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How cancer prepared me for the coronavirus outbreak

Natalie Harp /

When’s the last time you thanked God for a good night’s sleep, for waking up not sick or without pain—or better still that you even woke up?

Listening to stories of people standing in line for hours simply to buy water or toilet paper, I’m struck by how much we as humans take for granted—and how panicked we become when our way of life is threatened.

We’re in a national emergency. A global pandemic. And as a person with a pre-existing condition of cancer, you’d think I’d have more reason than most to fear this potentially deadly contagion.

But I’m not afraid. I’m thankful.

Now don’t get ahead of me, I’m not a masochist. But I’m a Christian. And it’s not that I’m inoculated to fear but rather I’ve become accustomed to it. Being diagnosed with cancer will do that to you. Because I’ve already come to grips with the reality of my mortality—as now everyone around the world is being forced to do. But instead of making a grocery list, I made a bucket list—realizing that as much as I’d like to, I can’t hoard hours in a day or even stockpile days in a year. Life isn’t guaranteed. It’s a gift.

Obviously I understand, appreciate and am following the common-sense protections our nation is implementing to specifically protect people with pre-existing conditions. But while industries are shutting down, the American spirit shouldn’t.

For this too shall pass. And for that, we should be incredibly thankful. Because not all of us have the luxury of knowing life again without pain. Instead, we have to fight to find a life within pain.

Just ask Alex Trebek who didn’t resign himself to “the one-year survival rate [of 18%] for Stage 4 pancreatic cancer”—but is still working one year later. Or Joni Eareckson Tada who from the confines of quadriplegia is on track to deliver over 200,000 Wheels for the World through the ministry of Joni & Friends. Or Rush Limbaugh who is continuing to work even while starting his fight for his own life after being diagnosed with advanced lung cancer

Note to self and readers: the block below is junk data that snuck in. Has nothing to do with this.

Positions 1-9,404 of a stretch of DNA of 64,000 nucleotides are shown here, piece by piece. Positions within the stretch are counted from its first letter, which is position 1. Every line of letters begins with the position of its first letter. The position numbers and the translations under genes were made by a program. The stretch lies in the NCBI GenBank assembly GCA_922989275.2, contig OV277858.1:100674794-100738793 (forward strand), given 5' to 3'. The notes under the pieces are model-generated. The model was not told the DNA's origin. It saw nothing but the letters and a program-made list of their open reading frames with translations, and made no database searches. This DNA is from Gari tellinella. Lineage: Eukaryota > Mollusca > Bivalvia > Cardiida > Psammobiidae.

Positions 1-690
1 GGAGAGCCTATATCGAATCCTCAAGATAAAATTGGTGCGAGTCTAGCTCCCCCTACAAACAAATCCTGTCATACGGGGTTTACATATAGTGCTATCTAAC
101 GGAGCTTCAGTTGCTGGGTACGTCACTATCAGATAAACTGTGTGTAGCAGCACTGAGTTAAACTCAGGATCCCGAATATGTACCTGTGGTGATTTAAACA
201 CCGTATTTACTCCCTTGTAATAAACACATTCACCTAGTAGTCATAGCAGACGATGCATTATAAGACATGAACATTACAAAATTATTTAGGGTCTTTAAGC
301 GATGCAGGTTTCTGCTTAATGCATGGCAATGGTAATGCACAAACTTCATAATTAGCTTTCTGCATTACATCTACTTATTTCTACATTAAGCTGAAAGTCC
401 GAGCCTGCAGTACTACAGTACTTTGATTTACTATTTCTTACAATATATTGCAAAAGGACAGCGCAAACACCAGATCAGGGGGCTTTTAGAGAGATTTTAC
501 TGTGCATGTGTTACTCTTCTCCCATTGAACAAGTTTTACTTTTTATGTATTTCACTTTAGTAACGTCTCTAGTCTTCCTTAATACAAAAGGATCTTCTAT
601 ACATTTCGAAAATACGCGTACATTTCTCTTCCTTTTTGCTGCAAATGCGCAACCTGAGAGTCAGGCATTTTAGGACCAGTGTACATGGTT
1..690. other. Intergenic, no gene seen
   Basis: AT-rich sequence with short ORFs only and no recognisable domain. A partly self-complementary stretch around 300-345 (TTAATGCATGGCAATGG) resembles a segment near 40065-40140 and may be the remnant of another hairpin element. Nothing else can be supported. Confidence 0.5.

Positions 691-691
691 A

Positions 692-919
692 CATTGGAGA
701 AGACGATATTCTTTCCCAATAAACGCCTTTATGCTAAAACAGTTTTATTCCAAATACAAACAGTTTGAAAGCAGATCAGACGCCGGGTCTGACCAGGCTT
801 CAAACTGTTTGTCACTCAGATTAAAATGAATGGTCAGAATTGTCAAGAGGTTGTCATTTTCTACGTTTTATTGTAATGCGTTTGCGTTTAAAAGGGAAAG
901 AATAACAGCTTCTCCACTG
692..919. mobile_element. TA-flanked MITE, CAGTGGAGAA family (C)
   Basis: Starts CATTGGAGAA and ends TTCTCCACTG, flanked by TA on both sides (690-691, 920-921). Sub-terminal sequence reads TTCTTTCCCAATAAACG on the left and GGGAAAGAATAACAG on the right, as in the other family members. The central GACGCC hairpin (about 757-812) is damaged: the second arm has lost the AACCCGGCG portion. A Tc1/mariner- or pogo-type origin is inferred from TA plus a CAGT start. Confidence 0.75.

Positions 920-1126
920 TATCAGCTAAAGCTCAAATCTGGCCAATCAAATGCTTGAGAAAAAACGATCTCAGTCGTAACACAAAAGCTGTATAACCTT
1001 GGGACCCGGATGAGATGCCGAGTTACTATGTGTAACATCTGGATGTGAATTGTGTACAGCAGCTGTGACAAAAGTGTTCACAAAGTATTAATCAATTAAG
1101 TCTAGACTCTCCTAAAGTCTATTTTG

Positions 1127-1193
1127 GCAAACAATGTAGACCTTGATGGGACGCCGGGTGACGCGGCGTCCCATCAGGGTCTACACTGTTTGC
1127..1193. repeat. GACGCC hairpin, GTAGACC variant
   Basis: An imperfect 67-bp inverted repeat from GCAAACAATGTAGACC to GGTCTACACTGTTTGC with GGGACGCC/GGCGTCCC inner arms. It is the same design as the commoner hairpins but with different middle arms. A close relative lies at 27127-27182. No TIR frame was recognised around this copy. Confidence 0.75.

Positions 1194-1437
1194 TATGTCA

You can’t win without a fight. Faith is not living in the absence of fear but in the presence of God—choosing not to look at the valley of the shadow of death around you but the Good Shepherd ahead of you. You have to “run to win.” And I don’t know about you, but I don’t want to sit in the boat waiting for the storm to pass by. I’d rather leave my fears behind and join Jesus in walking on the water.

Of course, things could always be better. But then again, they could be a lot worse. And nothing is irredeemable when you believe that God works “all things…together for good.”

So “how are we to live?” Well, as C.S. Lewis advised during a different age

“Why, as you would have lived…when the plague visited London…or indeed, as you are already living in an age of cancer…[let it] find us doing sensible and human things—praying.”

So “‘Til The Storm Passes By,” let’s be thankful. We’re in the same boat with the same Savior and the same hope that the One who once calmed the troubled seas can do so in our hearts today. When you don’t tire of fighting, you never grow tired of winning:

“[So] let us not become weary in doing good, for at the proper time we will reap a harvest if we do not give up” (Galatians 6:9).